Working Group 4: Industrial Implications and Procurement
Chair: Professor Holger Mey (Germany), Vice President, Advanced Concepts, Airbus Defence and Space (TAG)
Co-Chair/Rapporteur: Joe Robinson (UK), CEO, Skyral Group
The Industrial Implications and Procurement Working Group focussed on how best to achieve and accelerate the development and fielding for future capabilities based on emerging and disruptive technologies. What innovation ecosystem (e.g., public / private / industry / academia / military partnerships, public/private funding, structures and processes) is needed to meet the future war challenge (deterrence and defence, crisis prevention and response, resilience) and how can that ecosystem be created? What are the most important obstacles and challenges to address to achieve and accelerate the development and fielding of future capabilities, including national and collective capabilities? How can nations and the Alliance incorporate best practices and enabling technologies (e.g., AI, digital twins, extended reality tools, modelling and simulations, new materials and advanced manufacturing, public/private cooperation) to accelerate research and development, testing and experimentation, and rapid scaling to meet security and defence needs? How can these best practices and enabling technologies reduce risk, reduce cost, reduce climate impact, and improve life cycle management (e.g., sustainment, supply chain security, upgrade, replacement and recycling)? What kinds of defence capabilities are best provided as a service while ensuring security of supply, effectiveness, and responsiveness to contingency and increased demand? What considerations and factors still need to be addressed in NATO and EU policies, structures, and funding mechanisms (e.g. DIANA, NATO Innovation Fund, European Defence Fund, PESCO, NATO / EU armaments cooperation) to best provide future critical capabilities?
Barbara McQuiston (US), Chair to the DIANA Board of Directors, Department of Defense
Giampaolo di Paola (Italy), President, AEREA (TAG)
Kevin Billings (UK), Hon Group Captain, Anduril
Martin Cronin (UK), Chief Executive, Syniad
Roelof Van Der Spuy (UK, South Africa), Strategic Advisor at Teledyne
Trygve Refvem (Norway), Executive Vice President (Ret.), Norsk Hydro (TAG)
Question: How best to achieve and accelerate the development and fielding of future capabilities based on emerging and disruptive technologies.
Effective adoption of new technology will provide a strategic advantage over our enemies which can improve both deterrence and the chance of victory in combat. This edge is best defined today by 2x overarching functions: 1) Increased speed of understand-decide-act cycle, leading to improved tempo of operations and 2) Increased lethality through increasingly smart autonomous systems. Both of these functions are, ultimately, the result of innovations in software. However, this is all for nought, without effective adoption: bringing new technology to bear on the mission. Governments have an innovation adoption problem, not an innovation problem per se. If we are to be serious about fixing this challenge, leadership at the highest level must focus on fixing this adoption process and be accountable for pulling through new technologies: from research to production capabilities.
It is not enough that our leaders are seeking to understand new technologies – that is only the first step – they must assign time and effort and make it their business to reform the policies that add friction to innovation pull through, shorten the processes, better align incentives and create a culture that embraces risk in a different way. There are fantastic examples of innovation adoption models in the alliance, we should be thinking of Picasso: Good artists borrow, great artists steal. Nations should steal these great examples, don’t reinvent the wheel! Private sector will continue to be the beating heart of innovation (70% of all R&D comes out of the private sector) due to economics and talent. Commercial innovation will continue to accelerate as AI increases the productivity of industries. The effective adoption of dual use technologies will increasingly become essential to delivery of cutting edge capabilities.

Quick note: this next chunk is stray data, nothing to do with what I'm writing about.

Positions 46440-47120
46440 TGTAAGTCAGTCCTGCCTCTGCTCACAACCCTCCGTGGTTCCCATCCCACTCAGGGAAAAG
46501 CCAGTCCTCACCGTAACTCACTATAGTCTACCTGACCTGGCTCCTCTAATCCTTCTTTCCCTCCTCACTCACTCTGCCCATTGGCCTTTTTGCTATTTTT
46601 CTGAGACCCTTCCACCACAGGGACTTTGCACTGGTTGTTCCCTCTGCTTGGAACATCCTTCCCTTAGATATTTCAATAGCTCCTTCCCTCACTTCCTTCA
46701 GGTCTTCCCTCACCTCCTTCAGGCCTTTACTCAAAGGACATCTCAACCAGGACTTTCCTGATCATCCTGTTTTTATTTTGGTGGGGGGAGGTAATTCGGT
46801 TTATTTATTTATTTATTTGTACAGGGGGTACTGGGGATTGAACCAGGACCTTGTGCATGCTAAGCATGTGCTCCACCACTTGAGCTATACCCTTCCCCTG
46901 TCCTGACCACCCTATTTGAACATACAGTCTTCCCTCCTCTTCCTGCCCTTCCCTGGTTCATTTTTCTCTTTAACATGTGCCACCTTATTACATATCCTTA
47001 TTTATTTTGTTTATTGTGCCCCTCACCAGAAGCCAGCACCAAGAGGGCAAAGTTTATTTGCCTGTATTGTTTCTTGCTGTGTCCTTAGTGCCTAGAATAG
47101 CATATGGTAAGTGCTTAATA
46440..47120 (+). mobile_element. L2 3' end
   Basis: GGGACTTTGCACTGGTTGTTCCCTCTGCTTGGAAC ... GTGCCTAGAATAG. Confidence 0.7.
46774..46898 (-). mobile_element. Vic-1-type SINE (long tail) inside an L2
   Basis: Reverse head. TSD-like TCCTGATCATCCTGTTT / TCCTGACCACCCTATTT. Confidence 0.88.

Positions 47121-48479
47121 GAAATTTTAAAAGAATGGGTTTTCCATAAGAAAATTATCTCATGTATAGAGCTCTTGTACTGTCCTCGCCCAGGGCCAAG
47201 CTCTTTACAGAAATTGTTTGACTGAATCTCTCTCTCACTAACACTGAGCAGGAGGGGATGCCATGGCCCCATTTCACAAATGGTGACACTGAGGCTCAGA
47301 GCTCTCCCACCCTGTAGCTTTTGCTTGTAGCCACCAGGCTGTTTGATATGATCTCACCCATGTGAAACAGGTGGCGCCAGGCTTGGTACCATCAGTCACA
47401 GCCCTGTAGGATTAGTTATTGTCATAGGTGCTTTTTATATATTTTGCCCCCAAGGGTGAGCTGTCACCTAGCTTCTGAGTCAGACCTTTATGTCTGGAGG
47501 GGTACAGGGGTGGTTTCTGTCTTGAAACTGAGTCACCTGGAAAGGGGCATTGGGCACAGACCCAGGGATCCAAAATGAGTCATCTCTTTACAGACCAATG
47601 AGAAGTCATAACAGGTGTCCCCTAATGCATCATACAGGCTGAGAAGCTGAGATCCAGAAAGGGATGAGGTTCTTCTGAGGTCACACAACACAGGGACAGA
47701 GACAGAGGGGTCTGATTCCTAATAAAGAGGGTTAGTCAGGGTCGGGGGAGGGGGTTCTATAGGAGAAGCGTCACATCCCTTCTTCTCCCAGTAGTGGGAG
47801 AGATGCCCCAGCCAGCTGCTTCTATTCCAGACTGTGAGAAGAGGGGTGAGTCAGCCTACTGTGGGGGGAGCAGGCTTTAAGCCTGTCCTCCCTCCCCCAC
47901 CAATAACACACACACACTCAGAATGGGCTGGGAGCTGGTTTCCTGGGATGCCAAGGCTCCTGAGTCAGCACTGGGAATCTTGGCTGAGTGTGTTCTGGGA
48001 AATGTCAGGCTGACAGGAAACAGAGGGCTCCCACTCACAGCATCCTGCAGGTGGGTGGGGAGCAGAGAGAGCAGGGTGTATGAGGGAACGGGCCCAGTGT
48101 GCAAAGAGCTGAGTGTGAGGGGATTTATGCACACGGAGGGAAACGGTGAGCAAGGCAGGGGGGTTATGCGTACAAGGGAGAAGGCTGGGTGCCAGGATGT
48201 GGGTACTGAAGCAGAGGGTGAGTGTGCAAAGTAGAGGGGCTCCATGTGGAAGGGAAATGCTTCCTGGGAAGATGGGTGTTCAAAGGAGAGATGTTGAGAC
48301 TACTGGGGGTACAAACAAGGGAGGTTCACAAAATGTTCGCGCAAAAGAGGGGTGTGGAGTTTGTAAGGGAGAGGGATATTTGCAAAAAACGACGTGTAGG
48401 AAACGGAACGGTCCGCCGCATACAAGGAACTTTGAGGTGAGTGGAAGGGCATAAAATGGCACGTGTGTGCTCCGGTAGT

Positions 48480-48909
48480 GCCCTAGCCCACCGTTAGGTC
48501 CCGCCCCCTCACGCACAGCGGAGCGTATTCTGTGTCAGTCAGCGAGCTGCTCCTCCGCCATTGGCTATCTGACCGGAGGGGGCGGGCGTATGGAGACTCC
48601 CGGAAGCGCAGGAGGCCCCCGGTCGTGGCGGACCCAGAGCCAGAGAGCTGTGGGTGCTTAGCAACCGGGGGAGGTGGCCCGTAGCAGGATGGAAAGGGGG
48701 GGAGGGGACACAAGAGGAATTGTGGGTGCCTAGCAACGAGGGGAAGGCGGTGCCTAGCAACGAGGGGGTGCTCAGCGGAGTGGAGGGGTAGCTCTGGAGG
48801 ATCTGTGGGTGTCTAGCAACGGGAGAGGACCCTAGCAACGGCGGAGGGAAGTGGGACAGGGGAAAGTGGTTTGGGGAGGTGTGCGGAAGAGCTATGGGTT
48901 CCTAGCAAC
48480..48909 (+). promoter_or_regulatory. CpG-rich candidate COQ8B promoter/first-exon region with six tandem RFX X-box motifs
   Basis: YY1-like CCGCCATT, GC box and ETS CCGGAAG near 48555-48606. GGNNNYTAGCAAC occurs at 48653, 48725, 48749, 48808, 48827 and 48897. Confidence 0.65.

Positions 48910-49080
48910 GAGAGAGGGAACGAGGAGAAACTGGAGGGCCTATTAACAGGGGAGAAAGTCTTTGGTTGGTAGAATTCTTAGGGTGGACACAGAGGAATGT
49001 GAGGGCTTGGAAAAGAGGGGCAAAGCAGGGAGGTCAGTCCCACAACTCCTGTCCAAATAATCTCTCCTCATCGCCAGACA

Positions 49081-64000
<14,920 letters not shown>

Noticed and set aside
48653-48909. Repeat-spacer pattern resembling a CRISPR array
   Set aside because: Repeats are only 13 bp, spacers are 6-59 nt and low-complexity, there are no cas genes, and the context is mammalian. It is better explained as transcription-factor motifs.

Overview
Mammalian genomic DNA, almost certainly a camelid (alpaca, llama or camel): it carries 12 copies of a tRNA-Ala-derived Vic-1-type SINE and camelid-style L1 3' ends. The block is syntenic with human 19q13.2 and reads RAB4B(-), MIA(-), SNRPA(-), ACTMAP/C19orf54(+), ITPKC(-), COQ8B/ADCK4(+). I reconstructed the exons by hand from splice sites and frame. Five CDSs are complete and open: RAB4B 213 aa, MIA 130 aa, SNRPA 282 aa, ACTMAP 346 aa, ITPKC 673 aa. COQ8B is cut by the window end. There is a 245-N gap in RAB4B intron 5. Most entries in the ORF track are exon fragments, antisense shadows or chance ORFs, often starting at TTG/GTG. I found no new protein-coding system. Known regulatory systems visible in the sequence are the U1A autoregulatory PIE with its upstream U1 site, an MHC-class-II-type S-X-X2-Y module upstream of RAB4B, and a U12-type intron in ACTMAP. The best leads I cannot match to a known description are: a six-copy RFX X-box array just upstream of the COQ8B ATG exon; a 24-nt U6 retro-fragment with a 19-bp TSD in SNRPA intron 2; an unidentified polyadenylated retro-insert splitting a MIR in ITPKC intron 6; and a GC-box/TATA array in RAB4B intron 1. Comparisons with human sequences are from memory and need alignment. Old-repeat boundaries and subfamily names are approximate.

There were 4x main findings that we believe can help achieve and accelerate the fielding of future capabilities based on emerging technology: 1) Fix adoption, 2) Focus on partnerships, 3) Embrace new business models and 4) Government as an investor not just a customer.
- Focus on fixing the adoption of new technologies not on the tech itself. There needs to be an urgent focus on reforming the process and policy to fix innovation adoption. It’s not about the tech, it’s about reforming the process to adopt the right tech. Leaders in senior roles must make this one of their priorities here. There are few things that very senior leaders can focus on – we believe this innovation adoption is so important to deterrence and victory, that a senior leader should own this reform and make a stand to make it one of their very few missions. Without this focus and publicly declared accountability, effective innovation adoption will not happen at scale.
- Work back from the outcome. Useful, practical and appropriate technology matters. This comes from focussing on rapidly testing, trialling and fielding new technologies that generate effects and, ultimately, new capabilities. Need to focus on delivering mission outcomes and work back from that.
- Incentives are an issue. There needs to be a clear and transparent alignment of incentives, where every stakeholder involved in procurement and program delivery is incentivised to achieve outcomes and are not incentivised to simply follow existing processes successfully.
- Measure success against new technology fielding. Metrics like SOCOM’s process – 590 days 185 days; 3 documents 1 document, 17 stages of review 9 stages of review – to keep us honest about how well we are doing and incentive program managers to remove friction and blockers.
- Government is a fantastic early adopter. History has consistently shown this. There is an opportunity for the government to market themselves as the gateway to sell new tech into commercial space in order to attract dual use technology companies to the sector.
- 2x motions to effective adoption: Brown Field and Green Field. This is both about integrating software into existing hardware (brown field) and pulling through new capabilities (green field). Both have different challenges:
- Brown field: Effective Integration between current capabilities and new technologies matters. Modern software needs to be integrated into existing (procured or budgeted) hardware to ensure that near term platforms are able to be upgraded rapidly and empowered with the latest technology (ML, data processing and dissemination, AI, computer vision, data fusion etc).